Mortal Kombat 11 is familiar. I say that largely as a compliment. It’s nostalgic, pulpy, and mercifully self-aware. Combat is punchy, responsive, and engaging. It might be one of the best onboarding platforms for fighting game newcomers. Though it’s weighed down by a stifling stack of feature creep and currencies, the core of Mortal Kombat is thriving in its eleventh installment.
Mortal Kombat 11 is the resolution of the ongoing story threads stemming out from 2011’s Mortal Kombat, aka Mortal Kombat 9, which rebooted the franchise. In that game, Raiden altered the doomed timeline, which had ripple effects throughout the MK universe. Now, years later, as Raiden turns from peaceful defender to preemptive aggressor, Kronika, the keeper of time, has decided to step in and correct things with one simple change: a do-over of all history without Raiden.
Despite being above even the Elder Gods, Kronika still needs lackeys to do her bidding, so she opens tears in time to bring forward the cast of Mortal Kombat 2. All the retro characters get a splash of modern redesign while keeping their original vibe. The story takes pleasure in forcing its stars to interact across the generational gap. The mashup of past and present makes for fun moments between characters, and a lot of “wait, what?” takes as past fighters learn of what’s to come for them.
The tale excels with smaller moments, too. There are genuinely poignant story beats, like an early death of a character and Jax coping with lingering scars from his time as an evil revenant. Liu Kang and Raiden still drive the story, but Cassie Cage, Kitana, and Scorpion all have compelling threads to follow. NetherRealm has led the charge of storytelling in fighting games, and with a blend of campy fun, strong cutscene work, and seamless transitions into fights, MK11 keeps the bar high. And the performances rise to the occasion, with former UFC fighter and current WWE wrestler Ronda Rousey’s stint as Sonya Blade being the rare low point.
The fighting itself will feel familiar to anyone with Kombat experience. A lot of returning faces means fan favorites are here, with a few new folks to add some variety. Geras is a time-bending brawler who has some cool potential for timer-related antics, Cetrion brings some nature-based power, and the Kollector is so weird that I’m excited to see what players can do with his bizarre move list.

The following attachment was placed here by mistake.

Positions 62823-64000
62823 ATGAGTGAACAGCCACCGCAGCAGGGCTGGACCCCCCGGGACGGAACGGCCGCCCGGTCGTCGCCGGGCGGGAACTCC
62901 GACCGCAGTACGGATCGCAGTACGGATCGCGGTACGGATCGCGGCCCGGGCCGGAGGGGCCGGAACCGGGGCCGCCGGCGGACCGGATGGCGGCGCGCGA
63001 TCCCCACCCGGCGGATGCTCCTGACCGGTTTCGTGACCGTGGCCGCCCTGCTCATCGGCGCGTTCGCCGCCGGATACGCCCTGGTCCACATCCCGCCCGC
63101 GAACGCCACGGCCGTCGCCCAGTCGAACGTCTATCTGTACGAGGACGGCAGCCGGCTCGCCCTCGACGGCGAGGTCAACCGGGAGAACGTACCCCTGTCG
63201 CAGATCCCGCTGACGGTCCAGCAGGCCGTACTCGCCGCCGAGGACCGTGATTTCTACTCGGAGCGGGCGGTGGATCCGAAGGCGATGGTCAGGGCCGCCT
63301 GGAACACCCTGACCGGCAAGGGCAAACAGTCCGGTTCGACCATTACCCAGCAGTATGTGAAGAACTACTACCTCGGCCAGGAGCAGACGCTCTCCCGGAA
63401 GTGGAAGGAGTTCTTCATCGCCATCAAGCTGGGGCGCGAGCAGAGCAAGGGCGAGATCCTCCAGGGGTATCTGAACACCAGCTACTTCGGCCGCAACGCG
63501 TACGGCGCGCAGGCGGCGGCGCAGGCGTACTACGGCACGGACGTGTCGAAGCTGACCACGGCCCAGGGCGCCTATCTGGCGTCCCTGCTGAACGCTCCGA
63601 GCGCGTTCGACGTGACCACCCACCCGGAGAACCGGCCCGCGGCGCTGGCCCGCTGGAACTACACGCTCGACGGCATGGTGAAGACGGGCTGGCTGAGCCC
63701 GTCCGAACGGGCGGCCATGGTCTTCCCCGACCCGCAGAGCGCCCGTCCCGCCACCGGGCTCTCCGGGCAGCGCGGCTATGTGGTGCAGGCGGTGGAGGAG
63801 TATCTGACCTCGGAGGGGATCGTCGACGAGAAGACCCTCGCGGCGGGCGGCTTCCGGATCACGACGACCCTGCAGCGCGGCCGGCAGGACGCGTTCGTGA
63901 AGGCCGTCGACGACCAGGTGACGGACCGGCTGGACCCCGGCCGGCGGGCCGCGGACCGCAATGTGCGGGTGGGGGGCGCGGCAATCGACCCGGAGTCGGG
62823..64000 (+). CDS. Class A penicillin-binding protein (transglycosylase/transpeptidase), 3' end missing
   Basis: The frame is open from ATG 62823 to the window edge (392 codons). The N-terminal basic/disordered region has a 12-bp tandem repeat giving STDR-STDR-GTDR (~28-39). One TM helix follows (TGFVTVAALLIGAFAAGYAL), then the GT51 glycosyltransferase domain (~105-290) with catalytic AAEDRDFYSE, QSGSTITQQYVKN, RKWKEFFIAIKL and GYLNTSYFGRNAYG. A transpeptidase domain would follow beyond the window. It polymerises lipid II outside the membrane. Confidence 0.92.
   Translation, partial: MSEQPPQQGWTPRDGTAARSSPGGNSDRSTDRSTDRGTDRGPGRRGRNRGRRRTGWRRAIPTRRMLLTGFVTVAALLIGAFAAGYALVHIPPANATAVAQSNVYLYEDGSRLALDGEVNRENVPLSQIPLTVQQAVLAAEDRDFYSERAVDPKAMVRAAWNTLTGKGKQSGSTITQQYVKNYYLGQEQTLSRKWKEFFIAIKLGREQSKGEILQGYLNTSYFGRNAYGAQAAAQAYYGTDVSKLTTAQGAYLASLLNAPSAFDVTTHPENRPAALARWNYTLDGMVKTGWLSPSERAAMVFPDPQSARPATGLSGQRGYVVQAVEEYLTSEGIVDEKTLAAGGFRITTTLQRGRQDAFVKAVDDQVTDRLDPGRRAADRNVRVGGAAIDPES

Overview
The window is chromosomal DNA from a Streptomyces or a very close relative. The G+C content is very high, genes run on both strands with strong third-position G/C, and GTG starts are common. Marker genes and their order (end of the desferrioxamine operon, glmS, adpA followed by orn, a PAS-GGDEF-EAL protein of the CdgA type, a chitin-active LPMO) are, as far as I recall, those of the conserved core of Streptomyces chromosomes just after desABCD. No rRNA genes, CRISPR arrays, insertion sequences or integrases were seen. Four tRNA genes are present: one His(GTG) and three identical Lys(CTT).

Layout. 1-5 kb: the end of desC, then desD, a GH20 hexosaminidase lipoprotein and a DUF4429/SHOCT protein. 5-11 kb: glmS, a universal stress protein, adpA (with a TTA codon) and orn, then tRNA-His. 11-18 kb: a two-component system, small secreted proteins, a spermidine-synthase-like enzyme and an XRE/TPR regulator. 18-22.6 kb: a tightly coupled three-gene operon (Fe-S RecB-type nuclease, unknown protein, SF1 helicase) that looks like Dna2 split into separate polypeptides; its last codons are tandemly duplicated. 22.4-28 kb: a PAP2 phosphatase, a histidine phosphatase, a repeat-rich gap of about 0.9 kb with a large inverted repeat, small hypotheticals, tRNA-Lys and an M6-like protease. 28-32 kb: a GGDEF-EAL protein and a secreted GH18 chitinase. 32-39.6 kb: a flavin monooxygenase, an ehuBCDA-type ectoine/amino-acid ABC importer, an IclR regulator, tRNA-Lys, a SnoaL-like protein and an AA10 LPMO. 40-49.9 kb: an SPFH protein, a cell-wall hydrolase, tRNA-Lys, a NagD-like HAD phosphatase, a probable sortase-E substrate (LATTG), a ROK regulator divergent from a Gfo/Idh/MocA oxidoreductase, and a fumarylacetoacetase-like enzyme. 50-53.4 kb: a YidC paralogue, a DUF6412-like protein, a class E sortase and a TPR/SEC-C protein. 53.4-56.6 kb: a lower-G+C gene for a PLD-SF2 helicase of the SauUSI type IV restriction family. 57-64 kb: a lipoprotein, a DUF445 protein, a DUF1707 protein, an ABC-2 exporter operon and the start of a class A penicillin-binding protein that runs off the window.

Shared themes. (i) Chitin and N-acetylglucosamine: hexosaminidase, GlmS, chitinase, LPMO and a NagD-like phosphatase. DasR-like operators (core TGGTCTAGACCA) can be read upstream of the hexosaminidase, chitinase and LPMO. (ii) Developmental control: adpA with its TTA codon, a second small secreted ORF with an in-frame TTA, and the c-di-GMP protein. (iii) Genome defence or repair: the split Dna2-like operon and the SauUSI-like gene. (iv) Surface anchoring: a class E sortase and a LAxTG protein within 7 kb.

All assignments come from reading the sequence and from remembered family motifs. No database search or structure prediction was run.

Joining them are longtime favorites like Liu Kang and Johnny Cage, in both their modern and retro versions. And of course returning are fatalities, arguably the trademark of Mortal Kombat. While Mortal Kombat X’s fatalities mostly varied from tediously gruesome to disturbing revelry, Mortal Kombat 11 brings back some of that early MK pulp spirit. Yes, there are still enough blood and guts to more than justify that M rating, but the kills feel more thematic and sometimes even comical. Cassie Cage crotch-kicks the spine out of foes, D’Vorah does some real body-horror finishers, and Jax makes good use of his robotic biceps. Johnny Cage’s finishers especially stand out, as each one manages to be both gruesome and fourth-wall-breaking, reminiscent of classic Mortal Kombat while still feeling modern.
Although every fighter has two default combat variations that act as “standard loadouts,” the general idea is that I can build a loadout that speaks to the way I prefer to play each particular character. I have three slots on each fighter to load up with different options — either different abilities or souped-up versions of existing ones — and thankfully, unlike in previous NetherRealm games, they are all available from the get-go.
Some of these moves are modifiers or additional abilities, only costing a single slot to activate. Other, more significant changes carry a greater cost; Geras’ ability to add or subtract time from the round timer, for example, takes multiple slots. Modifiers range from play style differentiators to the sometimes silly — a personal favorite is D’Vorah’s Mother Bug, which spawns a bug from her corpse when she loses in the final round for one last shot — but they all add a little bit of variety, though players can opt to fight in “kompetitive mode” using only tournament-standard loadouts if they prefer.
The traditional fighting game “super” meter has also been split into two bars, for offense and defense. Rather than managing a universal meter, you can amplify a special attack without worrying about losing any defensive options, which is pretty helpful for making decisions in the heat of the moment. Every fighter also has a fatal blow now, a one-time desperation attack that is available only below a certain health threshold, but is capable of doing some serious X-ray cutscene damage. Through all these changes, comebacks feel much more possible, and I felt much more in control of each match’s outcome.
In motion, Mortal Kombat 11 is a blast. It’s still a combo-heavy beast, but the new systems emphasize the neutral game. Getting out of pressure or turning the tables on a confident opponent is much easier, and even without an optimized string of strikes, it was easy to get a grasp on what victory feels like in MK11. It helps that the game’s netcode seems fairly solid, as I was getting clean three- and four-bar matches, even on Wi-Fi, with very little discernible lag.